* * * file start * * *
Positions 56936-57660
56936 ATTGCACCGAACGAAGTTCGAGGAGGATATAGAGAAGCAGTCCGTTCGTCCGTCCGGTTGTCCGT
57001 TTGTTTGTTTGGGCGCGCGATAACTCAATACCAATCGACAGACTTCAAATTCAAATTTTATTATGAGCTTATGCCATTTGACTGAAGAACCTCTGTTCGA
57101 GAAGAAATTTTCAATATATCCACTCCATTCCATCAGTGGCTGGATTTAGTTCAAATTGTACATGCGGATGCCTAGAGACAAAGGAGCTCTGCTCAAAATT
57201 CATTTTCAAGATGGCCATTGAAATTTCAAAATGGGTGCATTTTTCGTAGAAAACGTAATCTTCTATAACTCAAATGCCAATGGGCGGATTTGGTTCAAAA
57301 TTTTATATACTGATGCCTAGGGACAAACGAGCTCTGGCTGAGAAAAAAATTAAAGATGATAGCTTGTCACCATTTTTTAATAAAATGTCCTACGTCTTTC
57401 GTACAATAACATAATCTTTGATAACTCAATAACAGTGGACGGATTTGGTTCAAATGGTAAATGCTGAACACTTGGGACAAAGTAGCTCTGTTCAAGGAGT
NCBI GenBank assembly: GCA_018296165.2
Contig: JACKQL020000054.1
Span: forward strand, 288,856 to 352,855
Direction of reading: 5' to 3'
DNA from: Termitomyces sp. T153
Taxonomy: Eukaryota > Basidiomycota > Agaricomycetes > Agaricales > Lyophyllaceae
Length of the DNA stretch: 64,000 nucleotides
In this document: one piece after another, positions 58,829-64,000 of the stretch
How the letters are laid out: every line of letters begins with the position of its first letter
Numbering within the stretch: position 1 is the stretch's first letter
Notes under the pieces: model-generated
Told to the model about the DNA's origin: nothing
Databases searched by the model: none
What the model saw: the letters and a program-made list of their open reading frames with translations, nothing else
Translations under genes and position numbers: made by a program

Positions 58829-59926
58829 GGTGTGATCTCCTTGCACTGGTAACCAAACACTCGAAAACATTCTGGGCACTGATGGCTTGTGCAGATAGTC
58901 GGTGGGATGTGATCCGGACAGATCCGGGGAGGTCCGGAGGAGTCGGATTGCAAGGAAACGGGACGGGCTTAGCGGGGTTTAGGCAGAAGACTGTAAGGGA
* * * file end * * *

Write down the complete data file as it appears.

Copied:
Positions 56936-57660
56936 ATTGCACCGAACGAAGTTCGAGGAGGATATAGAGAAGCAGTCCGTTCGTCCGTCCGGTTGTCCGT
57001 TTGTTTGTTTGGGCGCGCGATAACTCAATACCAATCGACAGACTTCAAATTCAAATTTTATTATGAGCTTATGCCATTTGACTGAAGAACCTCTGTTCGA
57101 GAAGAAATTTTCAATATATCCACTCCATTCCATCAGTGGCTGGATTTAGTTCAAATTGTACATGCGGATGCCTAGAGACAAAGGAGCTCTGCTCAAAATT
57201 CATTTTCAAGATGGCCATTGAAATTTCAAAATGGGTGCATTTTTCGTAGAAAACGTAATCTTCTATAACTCAAATGCCAATGGGCGGATTTGGTTCAAAA
57301 TTTTATATACTGATGCCTAGGGACAAACGAGCTCTGGCTGAGAAAAAAATTAAAGATGATAGCTTGTCACCATTTTTTAATAAAATGTCCTACGTCTTTC
57401 GTACAATAACATAATCTTTGATAACTCAATAACAGTGGACGGATTTGGTTCAAATGGTAAATGCTGAACACTTGGGACAAAGTAGCTCTGTTCAAGGAGT
NCBI GenBank assembly: GCA_018296165.2
Contig: JACKQL020000054.1
Span: forward strand, 288,856 to 352,855
Direction of reading: 5' to 3'
DNA from: Termitomyces sp. T153
Taxonomy: Eukaryota > Basidiomycota > Agaricomycetes > Agaricales > Lyophyllaceae
Length of the DNA stretch: 64,000 nucleotides
In this document: one piece after another, positions 58,829-64,000 of the stretch
How the letters are laid out: every line of letters begins with the position of its first letter
Numbering within the stretch: position 1 is the stretch's first letter
Notes under the pieces: model-generated
Told to the model about the DNA's origin: nothing
Databases searched by the model: none
What the model saw: the letters and a program-made list of their open reading frames with translations, nothing else
Translations under genes and position numbers: made by a program

Positions 58829-59926
58829 GGTGTGATCTCCTTGCACTGGTAACCAAACACTCGAAAACATTCTGGGCACTGATGGCTTGTGCAGATAGTC
58901 GGTGGGATGTGATCCGGACAGATCCGGGGAGGTCCGGAGGAGTCGGATTGCAAGGAAACGGGACGGGCTTAGCGGGGTTTAGGCAGAAGACTGTAAGGGA